In Louisiana, tenants that break their lease early may be held liable for all remaining rent due and any property damage. In addition, landlords in Louisiana are not required to make reasonable efforts to re-rent and may still be able to charge the old tenant when a new tenant cannot be found.
Breaking a Lease Early Without Penalty in Louisiana
In Louisiana, a tenant may break a lease without penalty under the following circumstances:
- Unenforceable, illegal, or void lease
- Domestic or sexual violence
- Retaliation against the tenant for requesting a repair or reporting to a government entity
- Violations of the implied warranty of habitability
- Refusal to reasonably accommodate a tenant with physical or mental disability
- Death of the sole tenant
- Early termination clause
- Permanent change in military station resulting in relocation
- Harassment or violations of the tenant’s privacy
In Louisiana, a landlord can charge an early termination fee if the tenant breaks a lease early, but it must be written into the contract along with the terms. For example, a landlord may require 30-days’ notice and 2 months’ rent in order to break the lease early.
How Much Remaining Rent Could Tenants Owe in Louisiana?
Louisiana does not have a law limiting the amount a tenant owes a landlord when breaking a lease early. A tenant could be liable for the remaining rent through the life of the lease. However, a landlord must mitigate damages and seek to replace the tenant.
Landlord’s Duty to Mitigate Damages in Louisiana
In Louisiana, a landlord must make a reasonable effort to re-rent their unit when a renter has broken a lease early. If the landlord is able to find a new renter, the original occupant who broke the lease no longer has to make rental payments. This is called a landlord’s duty to “mitigate damages .”
Although the law gives no definition of what reasonable effort means when re-renting the unit, some examples include:
- The landlord must prepare the property for a new tenant in the same way they would as if they were between leases
- The landlord must advertise the rental vacancy
However, if a landlord cannot find a new tenant, the prior tenant is still liable for the remaining rent owed under their lease.
A landlord is not required to fill the unit with any tenant who wants to move in. The landlord is allowed to apply the same standards that they apply to all rental applications, such as having sufficient income to cover rent.
Tenant’s Right to Sublet in Louisiana
A tenant can legally sublet in Louisiana, but only with the explicit permission of the landlord. Unless the lease states otherwise, a tenant’s right to sublease is contingent upon receiving the landlord’s written consent.
Even though a tenant might have permission to sublet, the landlord retains the right to reject a prospective tenant. Reasons for rejection might include the subtenant being financially unable to make the lease payments.
If a tenant subleases their unit without the landlord’s explicit written permission, the tenant is in breach of the lease. In Louisiana, a lease violation permits a landlord to evict the tenant and subtenant (starting with a 5 Day Notice to Comply or Vacate) and to sue the original tenant for any resulting damages.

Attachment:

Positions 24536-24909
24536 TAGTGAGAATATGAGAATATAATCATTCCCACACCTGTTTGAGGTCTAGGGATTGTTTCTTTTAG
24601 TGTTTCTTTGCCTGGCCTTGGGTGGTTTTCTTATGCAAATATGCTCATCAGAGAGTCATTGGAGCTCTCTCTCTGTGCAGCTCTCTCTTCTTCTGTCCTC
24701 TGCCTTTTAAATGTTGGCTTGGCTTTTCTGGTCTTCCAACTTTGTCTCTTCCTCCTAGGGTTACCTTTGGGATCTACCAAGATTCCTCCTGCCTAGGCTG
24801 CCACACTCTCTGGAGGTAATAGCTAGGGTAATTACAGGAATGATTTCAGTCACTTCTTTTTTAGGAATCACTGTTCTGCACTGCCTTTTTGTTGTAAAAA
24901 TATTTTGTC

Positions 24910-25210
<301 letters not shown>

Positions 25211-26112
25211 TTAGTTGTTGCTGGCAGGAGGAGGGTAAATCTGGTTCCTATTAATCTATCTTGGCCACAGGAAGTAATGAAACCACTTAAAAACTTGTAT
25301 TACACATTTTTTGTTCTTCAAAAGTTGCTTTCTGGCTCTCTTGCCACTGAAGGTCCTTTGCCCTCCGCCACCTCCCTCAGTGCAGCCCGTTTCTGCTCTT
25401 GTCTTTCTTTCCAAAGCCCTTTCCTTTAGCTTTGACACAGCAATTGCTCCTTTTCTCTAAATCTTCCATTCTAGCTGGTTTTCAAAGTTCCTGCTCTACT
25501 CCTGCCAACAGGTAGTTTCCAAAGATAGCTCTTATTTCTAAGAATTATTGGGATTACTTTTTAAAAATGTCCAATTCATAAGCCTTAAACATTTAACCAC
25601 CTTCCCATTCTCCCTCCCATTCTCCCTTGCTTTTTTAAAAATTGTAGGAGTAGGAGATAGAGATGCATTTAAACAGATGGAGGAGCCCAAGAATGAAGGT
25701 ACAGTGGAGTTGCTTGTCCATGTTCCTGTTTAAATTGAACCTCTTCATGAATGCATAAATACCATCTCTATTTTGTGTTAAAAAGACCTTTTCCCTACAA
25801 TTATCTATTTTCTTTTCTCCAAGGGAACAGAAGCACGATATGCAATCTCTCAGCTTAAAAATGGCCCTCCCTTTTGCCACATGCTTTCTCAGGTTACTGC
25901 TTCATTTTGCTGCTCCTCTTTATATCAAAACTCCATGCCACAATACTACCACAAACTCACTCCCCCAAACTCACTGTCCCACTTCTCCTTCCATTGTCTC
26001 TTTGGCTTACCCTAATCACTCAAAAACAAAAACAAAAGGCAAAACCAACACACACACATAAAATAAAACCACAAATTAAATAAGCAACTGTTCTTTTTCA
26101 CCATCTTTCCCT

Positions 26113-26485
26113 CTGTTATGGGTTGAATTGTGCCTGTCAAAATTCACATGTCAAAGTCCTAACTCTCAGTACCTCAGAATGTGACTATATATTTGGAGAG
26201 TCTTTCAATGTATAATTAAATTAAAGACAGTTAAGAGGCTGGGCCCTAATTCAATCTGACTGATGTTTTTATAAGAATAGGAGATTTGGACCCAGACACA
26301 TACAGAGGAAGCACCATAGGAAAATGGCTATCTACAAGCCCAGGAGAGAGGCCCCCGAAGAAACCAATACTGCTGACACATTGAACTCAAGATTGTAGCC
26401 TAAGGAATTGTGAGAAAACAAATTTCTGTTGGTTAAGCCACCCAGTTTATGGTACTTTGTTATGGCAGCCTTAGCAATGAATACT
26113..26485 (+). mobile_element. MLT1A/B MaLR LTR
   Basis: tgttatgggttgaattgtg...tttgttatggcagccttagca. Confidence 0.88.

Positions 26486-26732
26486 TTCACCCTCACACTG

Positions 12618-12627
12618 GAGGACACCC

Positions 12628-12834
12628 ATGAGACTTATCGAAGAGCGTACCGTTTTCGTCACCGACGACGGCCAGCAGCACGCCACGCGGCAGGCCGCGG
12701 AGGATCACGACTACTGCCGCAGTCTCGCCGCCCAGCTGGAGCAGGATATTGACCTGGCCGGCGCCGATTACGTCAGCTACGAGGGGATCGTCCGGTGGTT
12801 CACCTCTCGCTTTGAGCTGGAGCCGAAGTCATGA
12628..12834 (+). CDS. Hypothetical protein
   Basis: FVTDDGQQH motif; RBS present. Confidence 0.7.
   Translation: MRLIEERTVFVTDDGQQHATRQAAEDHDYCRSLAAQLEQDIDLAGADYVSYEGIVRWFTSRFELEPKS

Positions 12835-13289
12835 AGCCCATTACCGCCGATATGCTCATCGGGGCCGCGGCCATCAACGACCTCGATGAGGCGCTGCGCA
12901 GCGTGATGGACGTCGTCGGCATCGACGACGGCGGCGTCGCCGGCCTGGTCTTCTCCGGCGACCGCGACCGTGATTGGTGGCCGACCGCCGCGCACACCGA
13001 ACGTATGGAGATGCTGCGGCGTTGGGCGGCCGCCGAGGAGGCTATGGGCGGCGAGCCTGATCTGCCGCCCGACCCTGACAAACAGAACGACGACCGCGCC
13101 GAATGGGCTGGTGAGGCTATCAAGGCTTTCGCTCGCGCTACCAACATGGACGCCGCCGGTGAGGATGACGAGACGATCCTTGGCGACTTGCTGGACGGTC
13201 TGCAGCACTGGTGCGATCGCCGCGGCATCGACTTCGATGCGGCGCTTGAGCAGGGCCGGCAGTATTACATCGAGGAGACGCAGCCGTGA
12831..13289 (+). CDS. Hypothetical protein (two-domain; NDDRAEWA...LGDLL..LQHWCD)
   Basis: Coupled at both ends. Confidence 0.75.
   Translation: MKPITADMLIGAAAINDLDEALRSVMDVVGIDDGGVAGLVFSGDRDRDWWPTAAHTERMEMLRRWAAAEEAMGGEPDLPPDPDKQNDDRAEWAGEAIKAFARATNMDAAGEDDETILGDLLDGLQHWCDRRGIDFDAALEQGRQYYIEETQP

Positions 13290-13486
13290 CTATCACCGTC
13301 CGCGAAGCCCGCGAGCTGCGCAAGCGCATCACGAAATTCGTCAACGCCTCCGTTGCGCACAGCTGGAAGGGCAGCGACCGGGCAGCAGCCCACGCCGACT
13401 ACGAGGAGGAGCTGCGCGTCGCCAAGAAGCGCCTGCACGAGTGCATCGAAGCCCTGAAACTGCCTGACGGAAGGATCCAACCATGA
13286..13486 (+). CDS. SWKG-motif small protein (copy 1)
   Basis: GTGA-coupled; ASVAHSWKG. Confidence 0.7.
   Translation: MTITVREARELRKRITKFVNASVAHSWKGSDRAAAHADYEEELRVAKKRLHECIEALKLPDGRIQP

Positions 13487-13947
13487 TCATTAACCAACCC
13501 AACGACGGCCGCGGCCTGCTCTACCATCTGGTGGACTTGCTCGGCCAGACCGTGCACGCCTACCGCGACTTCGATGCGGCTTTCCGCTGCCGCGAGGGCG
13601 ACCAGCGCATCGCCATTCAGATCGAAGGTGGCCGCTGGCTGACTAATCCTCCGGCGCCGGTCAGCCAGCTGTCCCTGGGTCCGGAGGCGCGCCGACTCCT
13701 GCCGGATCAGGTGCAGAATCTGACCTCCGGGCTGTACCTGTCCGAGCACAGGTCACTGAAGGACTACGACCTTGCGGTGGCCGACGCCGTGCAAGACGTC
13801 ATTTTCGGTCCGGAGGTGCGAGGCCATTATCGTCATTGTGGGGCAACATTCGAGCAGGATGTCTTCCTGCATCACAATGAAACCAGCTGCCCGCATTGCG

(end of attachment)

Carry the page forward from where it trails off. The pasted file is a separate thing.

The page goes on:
In addition, the subtenant also may have grounds to take legal action if the original tenant sublet the unit without the landlord’s permission.
Consequences for Moving Out Early in Louisiana
If a tenant breaks their lease and moves out early, the potential consequences include:
- The landlord keeping the security deposit
- The landlord suing the tenant for damages
- A lower credit score
- A potential bad reference in the future
Can the Landlord Keep the Security Deposit?
If a tenant breaks a lease early, a landlord can keep all or part of the security deposit. The amount kept by the landlord depends on how much the tenant still owes in damages and the remaining rent.
When a tenant breaks a lease early, the landlord can deduct from the deposit the amount of rent the landlord loses until a new tenant starts paying. If the owed rent becomes larger than the amount of the security deposit, then the landlord can hold the tenant liable for the difference—assuming the landlord has made a reasonable effort to re-rent the unit.
Similarly, a landlord can deduct from the deposit any property-related costs such as damage the tenant caused to the premises. These damages need to be caused by the tenant’s negligence or carelessness rather than from normal wear and tear.
Can the Tenant Be Sued for Damages?
If a tenant breaks a lease early in Louisiana, the landlord can sue a tenant for a breach of contract for the remaining rent due or for any property damage. Damages for less than $5,000 are considered “small claims” in Louisiana and should be filed in the Louisiana Small Claims Court.
If a landlord files in Small Claims Court, they cannot bring a claim for more than $5,000. If suing for damages greater than $5,000, a landlord can file a claim in the Circuit Court for the county in which they live.